The 'Golden Tarpon' and Tarpon Tracking | Bonefish & Tarpon Trust
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The 'Golden Tarpon' and Tarpon Tracking

Golden tarpon caught June 2016, Destin, FL by angler Will Chapman, guided by Pat Dineen. Golden tarpon caught June 2016, Destin, FL by angler Will Chapman, guided by Pat Dineen.

This tarpon season we’ve received numerous reports and photos of a ‘golden tarpon’, a tarpon that appears to lack the darker pigments of its brethren. It was reported at Duck Key on April 27, Seven Mile April 28, Loggerhead Key May 29, estimated at 90 pounds. And a golden tarpon was caught on June 18 near Destin, FL. If this is the same fish, it traveled approximately 400 miles in 20 days. Was it the same fish? What about the golden tarpon that was spotted in the Lower Keys in April 2014? Or the golden tarpon spotted in the Keys in 2012? Was that the same fish spotted and caught this year? Is there just one golden tarpon or are there more? If there is more than one golden tarpon, why are they seen so sporadically in the Keys? Where were they in the years it wasn’t spotted in the Keys? Did they stay offshore where they didn’t cross the path of anglers on flats skiffs? Did they bypass the Keys and go elsewhere? We’ve also had reports of golden tarpon in northern Florida in past years, including just recently near Apalachicola – was it the same fish or is there more than one of them out there?

The answers to these questions are important to conservation, and this is why programs like BTT’s acoustic tagging program are important. We will get a better understanding of tarpon movements, habitat use and the population, which will help guide management decisions.

Golden tarpon spotted in Middle Florida Keys, April 2014. Photo by Neal Rogers, guided by Albert Ponzoa Golden tarpon spotted in Middle Florida Keys, April 2014. Photo by Neal Rogers, guided by Albert Ponzoa. Is this the same fish?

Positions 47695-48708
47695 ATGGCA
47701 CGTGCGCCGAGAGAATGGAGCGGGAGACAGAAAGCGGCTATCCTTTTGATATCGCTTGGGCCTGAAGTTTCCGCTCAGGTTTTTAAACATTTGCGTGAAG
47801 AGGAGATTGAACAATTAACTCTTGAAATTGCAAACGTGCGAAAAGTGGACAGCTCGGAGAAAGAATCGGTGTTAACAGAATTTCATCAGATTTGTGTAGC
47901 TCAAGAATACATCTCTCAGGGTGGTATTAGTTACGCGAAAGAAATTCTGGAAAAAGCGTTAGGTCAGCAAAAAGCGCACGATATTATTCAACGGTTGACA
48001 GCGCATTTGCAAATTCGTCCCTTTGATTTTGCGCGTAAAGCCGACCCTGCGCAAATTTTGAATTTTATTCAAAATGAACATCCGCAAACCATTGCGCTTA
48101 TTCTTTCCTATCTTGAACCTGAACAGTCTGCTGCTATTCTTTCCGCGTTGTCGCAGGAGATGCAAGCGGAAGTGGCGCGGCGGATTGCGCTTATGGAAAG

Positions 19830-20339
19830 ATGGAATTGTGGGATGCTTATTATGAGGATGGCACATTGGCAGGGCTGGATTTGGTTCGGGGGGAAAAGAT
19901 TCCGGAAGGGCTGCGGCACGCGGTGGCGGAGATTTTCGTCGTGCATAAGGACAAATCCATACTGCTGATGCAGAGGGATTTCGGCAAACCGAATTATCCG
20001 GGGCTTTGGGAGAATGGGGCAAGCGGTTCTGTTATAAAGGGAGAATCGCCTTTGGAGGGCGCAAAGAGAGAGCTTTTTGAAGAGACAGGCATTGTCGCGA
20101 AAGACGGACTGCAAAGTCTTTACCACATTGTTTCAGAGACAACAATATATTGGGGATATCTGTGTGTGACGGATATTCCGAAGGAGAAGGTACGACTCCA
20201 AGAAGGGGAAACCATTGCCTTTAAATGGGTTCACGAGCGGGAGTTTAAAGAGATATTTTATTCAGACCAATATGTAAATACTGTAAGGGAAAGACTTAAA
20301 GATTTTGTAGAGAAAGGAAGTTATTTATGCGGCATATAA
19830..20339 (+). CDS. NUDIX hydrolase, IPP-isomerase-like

Most tarpon anglers, myself included, have a few favorite spots for staking out for traveling tarpon. Depending on conditions like tide, sun, wind, I can rank my top three spots. I also have favorite bays to search for laid up tarpon – again, the conditions dictate how these spots rank on any given day. Are the tarpon at these spots the same tarpon every year? Within a season, are we seeing a lot of different tarpon or the same tarpon many times? This is an important issue – if we are fishing to the same tarpon each year, or even within a season, the tarpon population is a lot smaller than we think, which is a cause for concern. The fact that this golden tarpon was seen by numerous anglers in numerous places suggests that many of the same tarpon are being seen over and over again. This is true whether there is a single or a few golden tarpon – the number of such tarpon is small, so if we are seeing them again and again, this implies a small population. In contrast, if tarpon are moving among locations – the Keys one year, Charlotte Harbor another year, Apalachicola another year – then the tarpon population is larger than we think because we are fishing to different fish at our favorite spots each year. We need to know the answer so we know how urgent, or not, our conservation efforts have to be. Since tarpon grow so slowly and live so long, if we react to a population decline after the fact it will be a very long recovery.